Genetic Testing for IVF: PGT (formerly PGS & PGD)
Embarking on the journey of in vitro fertilization (IVF) can be an emotionally charged and transformative experience for individuals and families seeking to have children. In recent years, advances in reproductive technologies have introduced several types of genetic testing to make the process easier. One invaluable tool is called preimplantation genetic testing (PGT), which offers a wealth of possibilities for prospective parents. PGT is a biopsy to sample a few cells from embryos created through IVF before they are transferred back into the uterus. PGT can provide parents with a comprehensive understanding of their embryos, enabling informed decisions to greatly enhance the chances of a successful pregnancy and the birth of a healthy child. Another type of genetic testing is Carrier Screening, a series of blood tests performed on intended parents to assess whether they carry genes that might result in the birth of a baby with specific genetic conditions. This information helps individuals and families considering pregnancy to make considered decisions before attempting pregnancy on their own or with IVF. In this article, we will discuss:
- The intricacies of genetic testing for IVF
- The benefits of genetic testing
- The different types of PGT tests
- The considerations that individuals and families should bear in mind when considering this procedure
New Names for PGD and PGS Tests: Preimplantation Genetic Testing (PGT)
- The new name for all tests is Preimplantation Genetic Testing (PGT).
- When done for aneuploidies (abnormal number of chromosomes), it is PGT-A
- For monogenic/single gene defects, PGT-M
- For chromosomal structural rearrangements, it is PGT-SR.
What was called PGD is now PGT-M and what was called PGS is now PGT-A or PGT-SR. It will likely take several years for the new names to take hold, so it is important to be aware of both naming conventions now.
When Is PGT Recommended?
PGT is indicated in various situations to help increase the chances of a successful pregnancy and reduce the risk of certain genetic conditions. It is typically recommended in the following scenarios:
Advanced Maternal Age
A healthy human embryo typically contains 46 chromosomes. These chromosomes are organized into 23 pairs, with one set coming from each parent. Aneuploidy can lead to failed implantation, miscarriage, or certain genetic disorders (e.g., Down syndrome, Edwards syndrome, and Turner syndrome). PGT-A helps identify chromosomally normal embryos for transfer, increasing the chances of a successful pregnancy.
PGT-A testing is often recommended for women of advanced maternal age (typically 35 years or older) because the risk of aneuploidy in embryos increases with age. PGT-A generally tests for the number of chromosomes, specifically extra or missing chromosomes. It is most helpful for women in their late 30s or early 40s who have many embryos, helping them choose an embryo with a normal number of chromosomes to transfer into the uterus. If there is only a small number of embryos, the benefits of the test are usually outweighed by the disadvantages. In younger women (35 years or less) most embryos have a normal number of chromosomes and PGT has been shown not to be beneficial for most intended parents.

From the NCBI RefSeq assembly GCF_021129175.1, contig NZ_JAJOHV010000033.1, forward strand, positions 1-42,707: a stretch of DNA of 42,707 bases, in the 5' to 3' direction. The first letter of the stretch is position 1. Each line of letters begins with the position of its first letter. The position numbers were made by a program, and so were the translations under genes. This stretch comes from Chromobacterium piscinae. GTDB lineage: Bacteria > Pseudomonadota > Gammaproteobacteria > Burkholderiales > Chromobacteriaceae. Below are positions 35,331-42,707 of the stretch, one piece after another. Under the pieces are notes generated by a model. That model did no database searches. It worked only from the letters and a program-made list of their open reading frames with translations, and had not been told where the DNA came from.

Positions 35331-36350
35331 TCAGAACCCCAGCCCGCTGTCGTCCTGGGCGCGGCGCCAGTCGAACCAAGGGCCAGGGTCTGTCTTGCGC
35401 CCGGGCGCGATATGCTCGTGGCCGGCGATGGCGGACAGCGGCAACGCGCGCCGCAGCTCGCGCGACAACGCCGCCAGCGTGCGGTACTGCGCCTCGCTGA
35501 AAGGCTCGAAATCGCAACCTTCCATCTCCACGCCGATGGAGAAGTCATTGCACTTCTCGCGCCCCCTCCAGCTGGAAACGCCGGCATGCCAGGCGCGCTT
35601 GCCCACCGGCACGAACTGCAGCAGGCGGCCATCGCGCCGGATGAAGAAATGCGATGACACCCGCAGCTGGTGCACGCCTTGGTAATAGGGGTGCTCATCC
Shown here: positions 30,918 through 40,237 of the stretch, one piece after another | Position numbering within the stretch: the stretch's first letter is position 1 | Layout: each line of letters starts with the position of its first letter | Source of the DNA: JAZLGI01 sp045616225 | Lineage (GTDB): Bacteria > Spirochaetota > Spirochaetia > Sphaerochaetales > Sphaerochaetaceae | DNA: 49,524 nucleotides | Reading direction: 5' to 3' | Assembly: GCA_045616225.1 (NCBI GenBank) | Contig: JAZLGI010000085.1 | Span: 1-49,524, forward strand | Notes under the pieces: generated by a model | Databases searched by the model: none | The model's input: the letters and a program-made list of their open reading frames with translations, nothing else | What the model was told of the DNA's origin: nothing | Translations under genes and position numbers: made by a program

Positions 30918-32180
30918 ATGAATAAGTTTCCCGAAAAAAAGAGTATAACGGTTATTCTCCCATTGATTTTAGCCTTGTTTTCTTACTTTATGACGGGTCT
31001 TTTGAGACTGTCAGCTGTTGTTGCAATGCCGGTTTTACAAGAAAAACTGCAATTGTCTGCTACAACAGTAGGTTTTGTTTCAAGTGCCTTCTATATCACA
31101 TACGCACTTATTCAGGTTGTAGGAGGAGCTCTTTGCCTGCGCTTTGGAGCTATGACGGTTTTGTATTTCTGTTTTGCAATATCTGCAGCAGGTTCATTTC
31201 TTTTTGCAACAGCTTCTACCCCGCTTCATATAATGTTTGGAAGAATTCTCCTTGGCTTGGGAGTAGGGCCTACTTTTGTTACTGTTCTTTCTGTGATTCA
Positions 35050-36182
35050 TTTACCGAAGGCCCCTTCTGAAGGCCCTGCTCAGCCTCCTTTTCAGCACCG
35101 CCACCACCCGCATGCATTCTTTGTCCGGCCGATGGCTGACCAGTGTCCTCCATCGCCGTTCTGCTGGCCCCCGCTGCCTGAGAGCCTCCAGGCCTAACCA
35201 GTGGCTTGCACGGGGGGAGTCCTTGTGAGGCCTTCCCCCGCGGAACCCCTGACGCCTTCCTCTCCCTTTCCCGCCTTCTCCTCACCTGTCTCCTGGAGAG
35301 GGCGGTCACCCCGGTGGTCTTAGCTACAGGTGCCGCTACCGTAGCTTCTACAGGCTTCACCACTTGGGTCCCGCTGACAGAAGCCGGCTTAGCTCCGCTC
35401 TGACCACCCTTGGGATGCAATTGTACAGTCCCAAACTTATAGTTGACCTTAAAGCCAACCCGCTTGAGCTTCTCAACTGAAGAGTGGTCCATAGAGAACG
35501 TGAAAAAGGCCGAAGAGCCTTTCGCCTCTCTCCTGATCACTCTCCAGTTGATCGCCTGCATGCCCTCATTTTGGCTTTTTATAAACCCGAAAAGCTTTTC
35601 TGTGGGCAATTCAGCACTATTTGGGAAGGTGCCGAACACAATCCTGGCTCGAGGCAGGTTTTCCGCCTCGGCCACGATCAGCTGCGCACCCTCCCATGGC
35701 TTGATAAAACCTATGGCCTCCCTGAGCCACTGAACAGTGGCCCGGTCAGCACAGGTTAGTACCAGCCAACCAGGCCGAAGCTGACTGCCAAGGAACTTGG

Although the topic remains controversial, it is important to acknowledge how PGT can be utilized for sex selection to achieve family balancing. While PGT raises numerous ethical considerations, it also presents prospective parents with the opportunity to prioritize their ultimate goal—a healthy and fulfilling family.
PGT-SR is specifically designed to detect structural abnormalities within individual chromosomes, such as translocations, inversions, deletions, or insertions. When there is an abnormality in these rearrangements, it can lead to developmental delays, learning disorders, physical challenges in children, or an increased risk of miscarriage during pregnancy. Choosing embryos that do not have structural rearrangements reduces the risk of miscarriage or chromosomal disorders in offspring.
Recurrent Pregnancy Loss
Prospective parents who have experienced multiple miscarriages or pregnancy losses may opt for PGT-A and PGT-SR testing to identify embryos with normal chromosome numbers and without structural rearrangements. This can improve the chances of a successful pregnancy. It is important to note that PGT cannot provide the answers for or prevent all miscarriages. It is often helpful to do genetic testing on tissue obtained after a second or third miscarriage to see if chromosome problems caused or contributed to the event.